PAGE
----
Have you been injured? you may have a case. GET A FREE CONSULTATION

Michigan Teen Driving Laws: What You Need To Know

September 21, 2022 by Steven M. Gursten

Michigan teen driver laws: what you need to know

The Michigan teen driving laws are based on graduated licensing to eventually obtain a full driver’s license without driving restrictions. Most teenagers begin with driving restrictions, a temporary driving instruction permit, and a driving examination.

The purpose behind the Michigan teen driving laws are to impose a series of graduated restrictions aimed at keeping young drivers and the public safe.

Whether this means a teenager is working his or her way through the graduating licensing system or is “learning by doing” with a temporary driver’s instruction permit, he or she is learning and practicing what it means to be a safe driver. This should not be overlooked. Young and new drivers are statistically the most dangerous and the most likely to be involved in a car crash.

Thankfully, the process largely works. Between 2019 and 2023, car crashes involving teen drivers in Michigan decreased by nearly 10%. Unfortunately, there is more work to be done because fatal car accidents involving teen drivers increased 1.5% during that same period.

Michigan Teen Drivers Under 18

The Michigan teen driving laws provide that an operator’s license can be issued to drivers under 18 only if: (1) the teen driver has a parent’s or guardian’s permission; and (2) the teen driver has been issued “a graduated driver license” under the “graduated licensing” system. (MCL 257.308(1); 257.310e(1))

Michigan teen driving laws for 17 years olds and younger

The Michigan teen driving laws require that teenagers who are 17 years of age or younger must comply with the graduated licensing law in order to qualify to be issued a driver’s license (which is also referred to an operator’s license). (MCL 257.310e(1))

There are three levels of graduated licensing statuses in Michigan:

  • Level 1 graduated licensing status: According to the Michigan teen driving laws a person who is 14 years and 9 months of age or older may be issued a Level 1 graduated licensing status is if he or she meets vision and health standards, completed segment 1 of a driver education course and received approval from a parent or guardian. To drive, a teenage driver must be accompanied by a licensed parent, guardian or adult 21 years of age or older. Level 1 lasts for at least six months. (MCL 257.310e(3) and (4))
  • Level 2 graduated licensing status: A person must have had a Level 1 graduated licensing status for at least six months, have completed segment 2 of the driver education course, not gotten any tickets, acquired the necessary “behind-the-wheel experience” and completed a “driving skills test.” A teenager with a Level 2 graduated licensing status cannot drive between certain hours and cannot drive with more than 1 passenger under the age of 21, subject to certain exceptions. (MCL 257.310e(5) and (6))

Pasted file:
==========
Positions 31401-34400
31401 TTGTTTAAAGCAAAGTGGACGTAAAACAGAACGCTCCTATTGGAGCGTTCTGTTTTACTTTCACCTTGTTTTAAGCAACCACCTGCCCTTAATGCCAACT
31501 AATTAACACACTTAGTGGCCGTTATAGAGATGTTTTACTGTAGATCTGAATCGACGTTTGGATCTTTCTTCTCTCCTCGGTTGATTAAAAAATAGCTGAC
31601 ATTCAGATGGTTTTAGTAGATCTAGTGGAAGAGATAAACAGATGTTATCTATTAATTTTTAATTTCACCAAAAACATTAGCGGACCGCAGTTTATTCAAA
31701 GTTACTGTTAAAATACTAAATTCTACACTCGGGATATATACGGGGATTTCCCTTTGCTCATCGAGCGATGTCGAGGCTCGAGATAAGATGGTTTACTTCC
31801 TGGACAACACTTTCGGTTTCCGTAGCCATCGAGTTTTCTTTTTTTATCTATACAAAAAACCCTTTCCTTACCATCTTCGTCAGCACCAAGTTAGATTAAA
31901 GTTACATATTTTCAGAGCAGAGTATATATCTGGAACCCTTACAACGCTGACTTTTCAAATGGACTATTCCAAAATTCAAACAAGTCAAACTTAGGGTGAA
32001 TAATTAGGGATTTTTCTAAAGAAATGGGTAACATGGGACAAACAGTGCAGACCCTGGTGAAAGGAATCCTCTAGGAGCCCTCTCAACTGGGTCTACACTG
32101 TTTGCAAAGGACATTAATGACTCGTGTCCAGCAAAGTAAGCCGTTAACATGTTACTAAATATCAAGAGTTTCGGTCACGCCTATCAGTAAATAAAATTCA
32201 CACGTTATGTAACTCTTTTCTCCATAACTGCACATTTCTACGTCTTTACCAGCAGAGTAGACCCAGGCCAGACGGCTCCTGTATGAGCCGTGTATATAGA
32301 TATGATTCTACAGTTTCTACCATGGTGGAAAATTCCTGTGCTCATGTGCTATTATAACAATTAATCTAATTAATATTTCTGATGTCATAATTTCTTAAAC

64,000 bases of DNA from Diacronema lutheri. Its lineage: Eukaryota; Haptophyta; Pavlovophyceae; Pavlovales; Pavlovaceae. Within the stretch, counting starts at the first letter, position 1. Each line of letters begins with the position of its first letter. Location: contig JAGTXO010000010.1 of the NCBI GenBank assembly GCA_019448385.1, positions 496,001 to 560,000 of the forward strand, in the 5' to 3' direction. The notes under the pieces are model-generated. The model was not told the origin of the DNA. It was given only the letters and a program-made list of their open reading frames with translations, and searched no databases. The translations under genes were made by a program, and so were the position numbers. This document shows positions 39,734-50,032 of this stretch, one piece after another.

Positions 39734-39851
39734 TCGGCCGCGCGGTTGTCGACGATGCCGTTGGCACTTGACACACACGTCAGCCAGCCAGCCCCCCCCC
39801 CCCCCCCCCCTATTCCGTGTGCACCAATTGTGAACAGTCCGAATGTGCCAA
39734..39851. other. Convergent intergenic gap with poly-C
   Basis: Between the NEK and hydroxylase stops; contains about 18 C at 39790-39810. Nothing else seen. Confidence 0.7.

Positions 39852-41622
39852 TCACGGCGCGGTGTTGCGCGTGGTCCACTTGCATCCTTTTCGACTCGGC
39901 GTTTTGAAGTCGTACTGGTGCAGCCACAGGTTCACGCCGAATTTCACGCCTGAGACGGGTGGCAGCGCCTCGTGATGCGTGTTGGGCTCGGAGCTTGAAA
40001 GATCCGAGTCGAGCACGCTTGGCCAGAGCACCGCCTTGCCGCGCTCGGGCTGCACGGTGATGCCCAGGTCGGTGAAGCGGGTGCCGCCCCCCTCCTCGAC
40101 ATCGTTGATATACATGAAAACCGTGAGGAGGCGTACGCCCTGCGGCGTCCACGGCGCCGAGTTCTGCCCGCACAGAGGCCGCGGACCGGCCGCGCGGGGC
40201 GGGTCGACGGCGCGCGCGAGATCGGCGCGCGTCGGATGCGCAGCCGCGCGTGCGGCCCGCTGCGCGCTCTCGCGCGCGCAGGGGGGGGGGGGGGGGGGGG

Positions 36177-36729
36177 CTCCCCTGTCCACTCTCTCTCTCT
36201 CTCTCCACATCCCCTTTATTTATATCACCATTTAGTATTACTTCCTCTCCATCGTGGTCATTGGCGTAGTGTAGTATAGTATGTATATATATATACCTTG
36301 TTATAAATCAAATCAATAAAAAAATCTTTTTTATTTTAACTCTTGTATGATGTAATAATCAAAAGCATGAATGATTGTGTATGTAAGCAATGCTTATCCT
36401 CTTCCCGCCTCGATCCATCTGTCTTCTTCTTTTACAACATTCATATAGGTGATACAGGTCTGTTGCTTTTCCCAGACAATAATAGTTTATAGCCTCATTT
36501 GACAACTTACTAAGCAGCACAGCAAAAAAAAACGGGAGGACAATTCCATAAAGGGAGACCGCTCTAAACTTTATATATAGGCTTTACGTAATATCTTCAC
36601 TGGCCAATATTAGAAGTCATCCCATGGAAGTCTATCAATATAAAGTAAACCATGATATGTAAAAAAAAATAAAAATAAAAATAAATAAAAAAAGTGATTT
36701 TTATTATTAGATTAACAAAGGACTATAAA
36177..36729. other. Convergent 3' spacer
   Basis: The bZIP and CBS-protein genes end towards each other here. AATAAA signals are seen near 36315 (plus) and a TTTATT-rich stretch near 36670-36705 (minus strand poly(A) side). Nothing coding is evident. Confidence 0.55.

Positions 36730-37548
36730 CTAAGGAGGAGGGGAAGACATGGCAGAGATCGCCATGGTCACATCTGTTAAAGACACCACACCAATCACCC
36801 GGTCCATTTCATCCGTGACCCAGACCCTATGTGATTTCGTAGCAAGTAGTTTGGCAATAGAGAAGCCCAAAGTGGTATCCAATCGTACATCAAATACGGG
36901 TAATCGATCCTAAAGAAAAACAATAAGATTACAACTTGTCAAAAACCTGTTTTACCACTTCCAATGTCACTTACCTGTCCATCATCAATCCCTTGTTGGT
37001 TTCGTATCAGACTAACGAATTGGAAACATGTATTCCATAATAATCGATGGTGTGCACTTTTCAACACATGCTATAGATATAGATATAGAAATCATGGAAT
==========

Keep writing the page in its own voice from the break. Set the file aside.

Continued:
• Level 3 graduated licensing status: The Michigan teen driving laws state that a person must be at least 17 years of age and have gone “12 consecutive months” without a traffic violation while he or she “was issued a level 2 graduated licensing status.” There are no restrictions for teenage drivers on a Level 3 graduated licensing status. (MCL 257.310e(9))

The graduated licensing system ceases to apply to teenage drivers once they turn 18. (MCL 257.310e(8))

Michigan teen driving laws for 18 year olds and 19 year olds

An original driver’s license will not be issued to 18 and 19 year olds unless they have first been issued a temporary instruction permit. They also must pass an examination that includes a driving skills test, knowledge test and road sign test. (MCL 257.306(1); 257.310c(1); 257.309(4-6))

Teenage car crashes

Car crashes involving teenage drivers (between 15 and 20 years of age) dropped 9.6% in the last 5 years from 51,570 in 2019 to 46,591 in 2023.

Below are the statistics for teenagers (15 to 20 years of age) operating motor vehicles who were involved in car crashes in Michigan between 2019 and 2023:

  • 2023 – 46,591
  • 2022 – 47,041
  • 2021 – 48,146
  • 2020 – 39,778
  • 2019 – 51,570

(Source: Michigan Traffic Crash Facts, Data Query Tool, Filters: Crashes/2019-2023/ Driver Age (15-20))

Teenage fatal car crashes

Fatal car crashes involving teenage drivers (between 15 and 20 years of age) increased 1.5% in the last 5 years from 133 in 2019 to 135 in 2023.

Below are the statistics for teenagers (15 to 20 years of age) operating motor vehicles who were involved in fatal car crashes in Michigan between 2019 and 2023:

  • 2023 – 135
  • 2022 – 128
  • 2021 – 168
  • 2020 – 129
  • 2019 – 133

(Source: Michigan Traffic Crash Facts, Data Query Tool, Filters: Crashes/2019-2023/Crash: Fatal Crash/Driver Age (15-20))

How old do you have to be to drive in Michigan?

Generally, the law states that a person under 18 years of age will not be issued an operator’s license to. However, teenagers who are 17 and younger may be issued an operator’s license if their parents agree and they have been issued a graduated operators license. (MCL 257.303(1)(a); 257.308(1); 257.310e(1))

Michigan driving restrictions for 17 year olds

Other than following the traffic laws that all drivers must comply with, there are no Michigan driving restrictions in Michigan for teens who are 17 year olds with a Level 3 graduated licensing status. For 17 year old’s with Level 1 or Level 2 statuses, they must follow the restrictions that apply to those levels.

Michigan teen driving laws for 16 year olds

The Michigan teen driving laws for 16 year olds, who will most likely have a Level 2 graduated licensing status, limit the hours they can drive and how many passengers under 21 years of age they can have in the car. Kelsey’s Law prohibits them from using a cell phone while operating a motor vehicle. (MCL 257.602c(1))